Search results for: Community of learning
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Supporting science teachers teaching outside specialism: teachers’ views of a professional development programme
In Malta, most science teachers are likely to have a teaching degree level qualification in one science subject. When teaching science in the first two years of secondary school they will be teaching outside their area of science specialism, that is teaching a subject/s that was not studied at degree or Advanced level. A study was conducted to investigate how a group of science teachers, who are non-chemistry specialists, could be supported to teach chemistry topics by participating in a year-long professional development programme. Data were gathered through individual and focus group interviews. This paper focuses on the teachers’ views of this programme and how it affected their views of teaching chemistry. After conducting experiments, discussing and planning lessons within a community of learners teachers felt better prepared to teach chemistry. This enabled them to change their views and expand their identity as a science teacher.
Updated: May. 25, 2022
Dance as dialog: A metaphor analysis on the development of interculturality through arts and community-based learning with preservice teachers and a local refugee community
This paper explores the use of arts and community-based (ACB) approaches to intercultural teacher education. Twenty-four preservice teachers and five adult Yazidi refugees/community members participated in this study which involved a two-week arts-based workshop in Fall 2019 at the University of Nebraska-Lincoln. Data for the study included pre- and post-group discussion recordings as well as oral and written reflections one week after the workshop. Using metaphor analysis, the authors examine the way project participants talk about their experiences in the workshop. Findings showed how ACB approaches hold promise as a vehicle for developing interculturality in teacher education.
Updated: Jan. 15, 2022
With the arrival of the COVID-19 pandemic in March 2020, teacher colleges across the country suddenly shifted to online. In many cases, faculty, wary of shortchanging students of a meaningful learning experience, leveraged synchronous meetings as a way of compensating for the abrupt removal of face-to-face (F2F) interactions. This mixed-methods self-study explored advanced licensure candidates' perceptions of developing a Community of Inquiry (COI) across three sections of a Spring 2020 online course taught by the same instructor. This course was fashioned as a literature circle about immigrant communities and K-12 schools. In one section, five one-hour synchronous meetings punctuated the shared readings of five book-length ethnographies. The other two sections remained completely asynchronous. Sixty-nine students across the three courses were electronically surveyed at the close of the semester. Fifteen students were subsequently interviewed as an additional layer of data collection. Survey analysis indicated that monthly synchronous meetings did not significantly impact students' perceptions of COI development. Follow-up interviews provided further insights into methods that students perceived as essential for advancing teaching, cognitive, and social presences. The authors conclude with broad and specific recommendations for better practices and future research for COI in graduate teacher education online coursework in and beyond COVID-19.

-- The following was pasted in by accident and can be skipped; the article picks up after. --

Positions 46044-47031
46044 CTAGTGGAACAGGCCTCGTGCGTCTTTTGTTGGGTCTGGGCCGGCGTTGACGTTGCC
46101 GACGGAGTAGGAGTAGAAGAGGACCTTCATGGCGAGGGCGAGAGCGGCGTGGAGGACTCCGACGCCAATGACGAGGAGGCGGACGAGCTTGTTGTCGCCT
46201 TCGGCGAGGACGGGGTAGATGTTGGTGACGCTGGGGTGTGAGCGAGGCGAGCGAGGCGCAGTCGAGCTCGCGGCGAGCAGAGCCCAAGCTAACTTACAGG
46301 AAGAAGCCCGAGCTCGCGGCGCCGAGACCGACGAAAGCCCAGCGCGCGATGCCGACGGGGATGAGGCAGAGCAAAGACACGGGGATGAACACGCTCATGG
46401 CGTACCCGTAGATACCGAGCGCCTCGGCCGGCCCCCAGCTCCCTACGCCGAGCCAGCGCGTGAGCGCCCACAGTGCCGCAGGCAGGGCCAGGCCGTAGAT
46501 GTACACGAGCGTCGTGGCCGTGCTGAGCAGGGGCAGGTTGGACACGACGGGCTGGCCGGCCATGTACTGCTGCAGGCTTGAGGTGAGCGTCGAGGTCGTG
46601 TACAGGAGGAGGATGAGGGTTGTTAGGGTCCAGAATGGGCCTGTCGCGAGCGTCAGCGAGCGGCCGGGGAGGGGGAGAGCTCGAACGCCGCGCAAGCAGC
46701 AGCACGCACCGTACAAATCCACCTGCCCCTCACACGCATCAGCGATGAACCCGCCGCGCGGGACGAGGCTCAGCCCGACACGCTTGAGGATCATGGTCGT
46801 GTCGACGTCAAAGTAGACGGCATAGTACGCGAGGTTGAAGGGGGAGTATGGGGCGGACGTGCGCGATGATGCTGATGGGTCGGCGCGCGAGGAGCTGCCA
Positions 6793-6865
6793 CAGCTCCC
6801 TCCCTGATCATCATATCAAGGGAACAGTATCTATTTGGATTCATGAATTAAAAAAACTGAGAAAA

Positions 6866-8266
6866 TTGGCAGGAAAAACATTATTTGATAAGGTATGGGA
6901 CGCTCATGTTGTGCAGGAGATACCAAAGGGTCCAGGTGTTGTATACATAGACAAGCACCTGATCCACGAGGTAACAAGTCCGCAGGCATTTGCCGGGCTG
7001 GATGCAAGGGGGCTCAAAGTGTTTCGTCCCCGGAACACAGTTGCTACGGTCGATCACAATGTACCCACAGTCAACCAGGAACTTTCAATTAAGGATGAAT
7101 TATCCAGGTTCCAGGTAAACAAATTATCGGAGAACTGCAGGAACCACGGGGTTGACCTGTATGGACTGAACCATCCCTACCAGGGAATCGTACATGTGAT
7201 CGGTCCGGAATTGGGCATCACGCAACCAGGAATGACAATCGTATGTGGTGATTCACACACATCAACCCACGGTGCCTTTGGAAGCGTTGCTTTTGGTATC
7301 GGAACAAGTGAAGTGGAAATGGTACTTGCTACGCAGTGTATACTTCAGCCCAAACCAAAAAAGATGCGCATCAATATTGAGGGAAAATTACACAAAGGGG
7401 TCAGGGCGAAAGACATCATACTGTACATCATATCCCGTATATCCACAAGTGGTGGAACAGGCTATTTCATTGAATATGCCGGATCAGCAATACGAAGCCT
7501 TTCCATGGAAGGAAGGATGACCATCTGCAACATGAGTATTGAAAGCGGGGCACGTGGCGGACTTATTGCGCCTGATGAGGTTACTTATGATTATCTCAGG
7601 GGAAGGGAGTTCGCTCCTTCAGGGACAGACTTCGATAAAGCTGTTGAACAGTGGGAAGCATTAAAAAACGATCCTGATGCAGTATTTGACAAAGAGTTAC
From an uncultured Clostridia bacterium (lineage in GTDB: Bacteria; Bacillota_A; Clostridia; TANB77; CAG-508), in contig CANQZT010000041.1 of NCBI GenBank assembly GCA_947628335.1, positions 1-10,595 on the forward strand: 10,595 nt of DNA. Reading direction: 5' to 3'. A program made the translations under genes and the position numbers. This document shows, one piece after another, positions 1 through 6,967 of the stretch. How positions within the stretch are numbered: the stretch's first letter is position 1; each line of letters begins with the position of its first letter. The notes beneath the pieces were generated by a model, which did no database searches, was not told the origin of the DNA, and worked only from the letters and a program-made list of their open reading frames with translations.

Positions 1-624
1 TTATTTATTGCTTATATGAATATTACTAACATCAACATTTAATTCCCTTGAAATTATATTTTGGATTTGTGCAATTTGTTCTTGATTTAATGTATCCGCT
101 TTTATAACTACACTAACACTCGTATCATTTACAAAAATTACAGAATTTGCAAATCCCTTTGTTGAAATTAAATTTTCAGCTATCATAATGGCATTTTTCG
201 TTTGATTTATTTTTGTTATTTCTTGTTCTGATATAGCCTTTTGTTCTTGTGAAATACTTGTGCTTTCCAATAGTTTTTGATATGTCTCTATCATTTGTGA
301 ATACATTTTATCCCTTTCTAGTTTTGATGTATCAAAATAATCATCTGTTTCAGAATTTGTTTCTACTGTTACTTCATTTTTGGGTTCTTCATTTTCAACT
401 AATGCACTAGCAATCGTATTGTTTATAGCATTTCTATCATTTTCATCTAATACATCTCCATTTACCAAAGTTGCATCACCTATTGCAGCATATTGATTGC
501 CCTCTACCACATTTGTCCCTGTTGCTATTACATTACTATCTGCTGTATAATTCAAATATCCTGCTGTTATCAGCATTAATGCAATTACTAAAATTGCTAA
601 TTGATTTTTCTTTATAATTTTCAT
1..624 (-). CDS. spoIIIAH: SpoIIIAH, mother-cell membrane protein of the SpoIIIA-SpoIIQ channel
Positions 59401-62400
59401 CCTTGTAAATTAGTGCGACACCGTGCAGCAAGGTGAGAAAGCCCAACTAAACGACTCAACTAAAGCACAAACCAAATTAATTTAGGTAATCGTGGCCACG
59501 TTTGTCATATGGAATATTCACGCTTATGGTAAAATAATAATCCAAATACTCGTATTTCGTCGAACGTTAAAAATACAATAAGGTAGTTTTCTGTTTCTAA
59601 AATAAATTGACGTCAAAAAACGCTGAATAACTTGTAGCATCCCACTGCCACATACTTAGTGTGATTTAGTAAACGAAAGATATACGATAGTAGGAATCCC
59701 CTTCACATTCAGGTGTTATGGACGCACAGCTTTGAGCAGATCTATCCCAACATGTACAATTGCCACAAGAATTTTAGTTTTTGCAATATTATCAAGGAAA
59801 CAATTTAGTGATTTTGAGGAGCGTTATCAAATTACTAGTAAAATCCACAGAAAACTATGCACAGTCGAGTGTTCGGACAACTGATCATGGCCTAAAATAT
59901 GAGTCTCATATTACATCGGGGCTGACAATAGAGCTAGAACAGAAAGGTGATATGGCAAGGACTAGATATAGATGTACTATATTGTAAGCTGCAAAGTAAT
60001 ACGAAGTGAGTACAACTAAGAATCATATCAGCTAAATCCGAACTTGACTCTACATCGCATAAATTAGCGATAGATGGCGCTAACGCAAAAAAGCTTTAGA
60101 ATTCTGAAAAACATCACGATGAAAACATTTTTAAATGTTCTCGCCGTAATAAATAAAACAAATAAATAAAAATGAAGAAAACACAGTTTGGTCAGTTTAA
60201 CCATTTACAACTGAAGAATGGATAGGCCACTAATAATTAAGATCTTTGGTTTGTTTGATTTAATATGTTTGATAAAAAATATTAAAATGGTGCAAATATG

Updated: Nov. 07, 2021
Recent Internet developments and advances in networking have encouraged students' collaboration with other students and instructors, increased students' access to experts, and provided an array of learning resources. However, the potential of technology to transform the teaching and learning environment is still far from being realized in institutions of higher education. The e-learning program within the Masters Degree (MSc) Program in Education and Training Management in the School of Education Studies at Dublin City University (DCU) is attempting to realize that potential by integrating technology with active learning activities in an online learning community. Using examples drawn from a cohort of students working their way through the Emerging Pedagogies module, the author demonstrates how information and communication technologies, and online discussions in particular, can be used to help students recognize and examine the values that underlie their teaching and learning, thereby enhancing their personal knowledge base for professional practice.
Updated: Oct. 26, 2008